Are your business relationships strong enough to win you work?

Are your relationships strong enough to win you work?BUILDING BUSINESS RELATIONSHIPS

Business relationships are often described as the life blood of professional services firms.  Relationships exist with current and past clients, as well as those the firm is targeting to ultimately win future work with.  However, how often do partners, fee earners or business development professionals assess the existing and future clients’ relationships to discover where future revenue will come from?


One way of doing this it to consider the business relationships against different levels to help you find the frogs you should be kissing and those you should leave in the pond!  Let’s consider the lowest level of relationships – an Identified contact.  Essentially there is no relationship with these business contacts at the moment, they may have been identified as part of a targeting campaign or research.  The chances of them buying from the firm at this stage are virtually zero.  It’s like receiving a LinkedIn request from a complete stranger and the next day placing a major order for services with them….it’s not going to happen!


The next level, a Luke Warm contact, is not much better in that you still have no relationship but you may have met previously (e.g. at an event or business meeting).  They may also be someone you have been told about by a known contact. The likelihood of the Luke Warm contact remembering who you are or what you do in say six months’ time are low and the chances of them buying from you are also unlikely.


This takes us to our next level, a Contact.  These are people who know who you are and what you do and they will talk to you however they don’t like to commit.  They seldom return calls or initiate contact and you may feel like giving up on then.  You may want to think again!  Their business situation may change in the future and they could be in need of your services.  At least as a Contact you are ‘on their radar’, however if you let the relationship whither over time they could easily forget about you.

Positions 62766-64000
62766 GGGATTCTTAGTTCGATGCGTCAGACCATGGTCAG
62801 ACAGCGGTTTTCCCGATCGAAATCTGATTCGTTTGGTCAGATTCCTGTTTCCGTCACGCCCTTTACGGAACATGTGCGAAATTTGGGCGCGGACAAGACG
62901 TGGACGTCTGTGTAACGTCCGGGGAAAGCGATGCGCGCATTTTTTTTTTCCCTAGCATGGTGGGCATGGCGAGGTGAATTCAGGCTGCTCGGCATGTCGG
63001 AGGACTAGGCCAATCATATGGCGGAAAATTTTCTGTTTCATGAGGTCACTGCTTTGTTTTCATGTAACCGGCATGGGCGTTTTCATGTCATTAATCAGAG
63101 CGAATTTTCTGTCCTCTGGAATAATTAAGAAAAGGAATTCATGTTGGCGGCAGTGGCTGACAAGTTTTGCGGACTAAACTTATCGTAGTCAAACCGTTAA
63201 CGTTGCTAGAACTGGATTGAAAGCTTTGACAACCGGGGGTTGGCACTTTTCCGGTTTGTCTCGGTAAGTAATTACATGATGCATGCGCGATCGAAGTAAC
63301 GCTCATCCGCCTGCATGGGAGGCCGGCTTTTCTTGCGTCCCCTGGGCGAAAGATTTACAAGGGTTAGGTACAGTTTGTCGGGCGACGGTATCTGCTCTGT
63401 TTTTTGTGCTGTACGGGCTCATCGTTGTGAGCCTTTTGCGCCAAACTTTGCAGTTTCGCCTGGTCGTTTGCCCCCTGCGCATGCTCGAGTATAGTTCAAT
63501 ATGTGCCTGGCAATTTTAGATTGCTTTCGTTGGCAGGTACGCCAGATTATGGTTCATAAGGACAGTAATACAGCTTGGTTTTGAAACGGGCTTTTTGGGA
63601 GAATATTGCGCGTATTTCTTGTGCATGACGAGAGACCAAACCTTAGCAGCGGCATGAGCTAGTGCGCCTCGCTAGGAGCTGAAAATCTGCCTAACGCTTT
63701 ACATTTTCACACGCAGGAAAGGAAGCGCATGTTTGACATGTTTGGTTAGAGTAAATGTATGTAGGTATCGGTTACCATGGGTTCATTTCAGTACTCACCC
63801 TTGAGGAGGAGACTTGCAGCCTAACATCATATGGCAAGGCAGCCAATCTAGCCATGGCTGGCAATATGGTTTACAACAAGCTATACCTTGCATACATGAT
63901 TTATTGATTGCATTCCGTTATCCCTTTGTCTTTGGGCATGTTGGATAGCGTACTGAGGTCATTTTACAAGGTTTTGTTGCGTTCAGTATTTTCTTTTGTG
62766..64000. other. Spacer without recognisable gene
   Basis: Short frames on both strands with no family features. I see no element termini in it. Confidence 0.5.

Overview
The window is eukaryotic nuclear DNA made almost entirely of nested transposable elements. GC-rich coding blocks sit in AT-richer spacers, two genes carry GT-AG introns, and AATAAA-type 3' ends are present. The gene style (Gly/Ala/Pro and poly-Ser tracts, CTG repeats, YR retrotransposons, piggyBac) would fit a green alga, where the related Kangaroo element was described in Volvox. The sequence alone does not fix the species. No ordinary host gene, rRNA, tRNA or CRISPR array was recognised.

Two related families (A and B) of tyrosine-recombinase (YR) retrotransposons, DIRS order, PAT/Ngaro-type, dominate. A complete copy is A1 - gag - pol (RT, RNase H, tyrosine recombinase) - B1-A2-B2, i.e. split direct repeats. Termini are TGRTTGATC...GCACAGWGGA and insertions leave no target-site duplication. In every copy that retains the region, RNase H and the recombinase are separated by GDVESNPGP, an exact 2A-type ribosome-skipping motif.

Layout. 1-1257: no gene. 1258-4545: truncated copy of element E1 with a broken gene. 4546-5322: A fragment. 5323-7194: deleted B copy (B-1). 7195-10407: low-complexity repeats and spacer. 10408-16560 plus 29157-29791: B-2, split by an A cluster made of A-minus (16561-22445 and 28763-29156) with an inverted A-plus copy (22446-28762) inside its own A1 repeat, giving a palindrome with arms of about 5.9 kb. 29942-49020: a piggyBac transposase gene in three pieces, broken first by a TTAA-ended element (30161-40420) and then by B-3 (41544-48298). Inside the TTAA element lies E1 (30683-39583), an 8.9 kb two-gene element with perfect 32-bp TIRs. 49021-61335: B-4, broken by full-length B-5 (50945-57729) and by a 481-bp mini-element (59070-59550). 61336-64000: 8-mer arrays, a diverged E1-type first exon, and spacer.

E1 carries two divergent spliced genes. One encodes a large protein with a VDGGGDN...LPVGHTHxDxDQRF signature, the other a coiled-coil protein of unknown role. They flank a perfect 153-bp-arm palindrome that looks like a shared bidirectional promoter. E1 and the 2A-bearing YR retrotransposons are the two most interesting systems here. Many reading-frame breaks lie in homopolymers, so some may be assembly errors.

Probably most of your relationships are at the next level, Supplier.  Clients who regularly buy from your firms are often at this level, as they know what you can do for them and have memories of you working with them in the past.  However they could put you in ‘pigeon hole’, as although you maybe on their ‘preferred supplier list’, they are probably not aware of the other services your firm could offer.  They could also start to give work to other firms who they feel they have a stronger relationship with.


Valued Partner relationship is at a higher level, as they tell you that they value the work that you do for them and regularly seek your advice.  They may also introduce you to others inside and outside of the firm.


The top relationship to have, and which we aspire to reach but rarely achieve, is that of Trusted Adviser.  These business relationships will call you and ask for advice/insights on topics both in and outside your service line/expertise.  There maybe social and out of work connections, such as family, friends or shared activities that create trust and longevity.


So whether you are a partner, fee earner or business development professional in a professional services firm isn’t it about time you asked some questions about your business relationships?  Here are a few to get you thinking:

  • Who do you want to (and not want to!) have relationships with?
  • How do you build long term trusting relationships?
  • How do you evaluate your relationships?
  • Do you really understand the buying motivation of your clients?
  • How do you invest your valuable time for the greatest return?
  • And….How much revenue is not being won or recovered based on the strength of your relationships?